2020 Annual Farm Summary

I am unsure where to begin, 2020 was a very different year when you include Covid 19 and 100+ year flood levels on the farm. We had horrible spring flooding that ended up tearing up every single cross fence on the entire farm. It destroyed the sorting areas we had set up in the barn lot and tore out entire sections of fence, washed away two bridges and tore out two culverts. This was a huge blow to our annual summer plans, it washed away the first cutting of hay and left mud and debris all along the entire bottom fields making them not usable for hay. All the hay equipment won’t do any good if there is no hay to cut. Most of our expenses were for gates and fencing to repair the flood damage. As always the IRS is dictating our categories:

INCOME: $10,061

Sheep sold 70 lambs & 28 cull ewes for $5600

Eggs sold $425

Cows sold 8 cows (2/3 of profit) $4036

EXPENSES: $32,565

Truck = $0

Chemicals = $1492 with the wet spring we had to just keep spraying to try and control all the weeds

Conservation = $0

Custom Hire = $0

Depreciation = $0

Animals = $954

Feed = $5800 = cats $171, dogs $545, Chickens $677, Sheep $383, cows $3945

Fertilizer = $0

Freight/trucking = $0

Gasoline/Oil/Fuel = $569, tractor fuel cost $388 using 166 gallons and I only use 5 gallon cans!

Interest on Loan Equip = $0

Insurance = $1947

Rent/Lease vehicles machinery/equip = $0

Repairs & Maintenance = $5420, Tractor $1766, sprayer $400, truck $1574, side by side $ 153, water pump $1400

Seeds/plants = $936, flood washed away most of the seed

Supplies = $14,578, gloves $220, lavender water $798, 10 yds gravel $195

Taxes = $0

Utilities = $50

Vet/Breeding/Medicine = $818

Purchased Animals = $0

Total for 2020 was a loss of $22,503. The flooding cost us about $15,000. It is not covered under our insurance and it needed to be fixed so we can move the animals. We built in break points along the front spring so if it floods again we only have to replace a few posts and nothing else. It would have been a great year without the flooding.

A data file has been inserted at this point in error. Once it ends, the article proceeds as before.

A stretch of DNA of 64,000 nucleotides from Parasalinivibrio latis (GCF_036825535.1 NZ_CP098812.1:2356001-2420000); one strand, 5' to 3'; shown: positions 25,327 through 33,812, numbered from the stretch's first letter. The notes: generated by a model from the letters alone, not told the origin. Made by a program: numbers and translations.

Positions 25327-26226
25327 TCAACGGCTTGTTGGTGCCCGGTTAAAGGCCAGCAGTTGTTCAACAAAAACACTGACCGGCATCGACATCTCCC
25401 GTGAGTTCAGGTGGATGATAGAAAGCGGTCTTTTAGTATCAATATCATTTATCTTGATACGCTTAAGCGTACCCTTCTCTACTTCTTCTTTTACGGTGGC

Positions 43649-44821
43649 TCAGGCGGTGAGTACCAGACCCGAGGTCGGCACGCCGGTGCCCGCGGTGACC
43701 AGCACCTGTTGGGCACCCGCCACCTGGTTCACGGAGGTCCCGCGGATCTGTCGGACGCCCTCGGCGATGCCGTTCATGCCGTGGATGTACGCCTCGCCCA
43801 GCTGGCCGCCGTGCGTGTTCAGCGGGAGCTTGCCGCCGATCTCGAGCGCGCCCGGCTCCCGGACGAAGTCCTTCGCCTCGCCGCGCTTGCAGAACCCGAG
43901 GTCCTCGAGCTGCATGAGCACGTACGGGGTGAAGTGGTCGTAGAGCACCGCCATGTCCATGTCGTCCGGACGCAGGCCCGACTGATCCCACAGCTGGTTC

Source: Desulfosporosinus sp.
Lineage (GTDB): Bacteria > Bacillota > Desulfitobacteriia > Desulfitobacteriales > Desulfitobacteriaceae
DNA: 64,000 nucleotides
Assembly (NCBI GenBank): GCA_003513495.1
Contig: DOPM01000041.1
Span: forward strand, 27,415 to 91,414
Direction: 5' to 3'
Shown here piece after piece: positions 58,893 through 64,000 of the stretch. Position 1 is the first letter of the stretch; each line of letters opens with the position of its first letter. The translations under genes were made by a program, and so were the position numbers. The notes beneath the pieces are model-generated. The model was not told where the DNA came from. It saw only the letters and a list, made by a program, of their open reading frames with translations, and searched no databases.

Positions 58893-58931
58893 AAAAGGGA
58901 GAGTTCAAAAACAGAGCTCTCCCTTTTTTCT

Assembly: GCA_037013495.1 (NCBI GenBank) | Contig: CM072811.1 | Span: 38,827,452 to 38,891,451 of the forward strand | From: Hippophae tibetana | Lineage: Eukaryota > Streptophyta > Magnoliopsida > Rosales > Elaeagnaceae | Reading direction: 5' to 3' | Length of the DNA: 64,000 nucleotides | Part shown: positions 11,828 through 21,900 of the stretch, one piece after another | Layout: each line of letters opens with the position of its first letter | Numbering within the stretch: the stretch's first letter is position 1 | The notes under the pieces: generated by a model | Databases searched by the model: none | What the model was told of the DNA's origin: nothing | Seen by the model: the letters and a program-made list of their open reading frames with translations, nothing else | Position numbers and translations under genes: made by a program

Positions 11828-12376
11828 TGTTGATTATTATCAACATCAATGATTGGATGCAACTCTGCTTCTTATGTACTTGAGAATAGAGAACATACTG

2019 Annual Farm Summary

One of the things I told myself I would do when I started the blog was to be honest about the things that happen on a small farm and why both my wife and I have full time jobs. This year we decided to take the plunge and purchase haying equipment. The real problem with this decision is we have a small tractor and needed micro hay equipment. This is not manufactured in our country, we ended up purchasing equipment made in Italy. I wanted something new thinking that this would cut down my maintenance needs and expenses, time will tell on this decision. I will be sticking with the IRS categories for a farm as that is how my lovely bride uses the categories when she does the taxes.

INCOME total: $7600 from the sale of sheep and cows

EXPENSE total: $64,159

Animals cost $0

Truck & Expenses cost $0

Chemicals cost $0. We did not spray any weeds in 2019.

Custom Hire cost $0

Depreciation cost $0

Fertilizer cost $0

Freight and trucking cost $1916

Equipment cost $33,963

Conservation Expense cost $260

Insurance cost $1655

Vet/Breeding/Medicine cost $332

Purchased Animals cost $0. We did not buy any sheep.

Taxes cost $799

Utilities cost $0

Seeds/Plants cost $702

Gasoline/Fuel/Oil cost $400

Supplies cost $13,367

Feed cost $7306

Rent/Lease cost $924

Repairs/Maintenance cost $2535

Total Income was a loss of $56,559 for 2019. We knew we were going to have to bear a financial burden for the equipment but are hopeful that in four years we will have the equipment paid off and our expenses will drop dramatically for feed.

2020 Chicken financial summary

Finally, I am back in the black! I have made a profit on the chickens for the second or third time since we have had chickens. It has not been easy and our chickens have been especially productive in 2020. We only lost 6 chickens this year which is not very many. I usually lose around a dozen to the predators.

We fed on average 186# feed/month at a cost of $51/month. The real winner here is that the chickens converted only 0.56# food into a single egg at the cost of $0.15/egg. We used 2240# of food to feed 32 chickens that dropped to 26 by the end of the year. We collected 3983 eggs for the year at a cost of $1.83/doz approximately 332 dozen eggs. This resulted in a profit of $425 for 2020.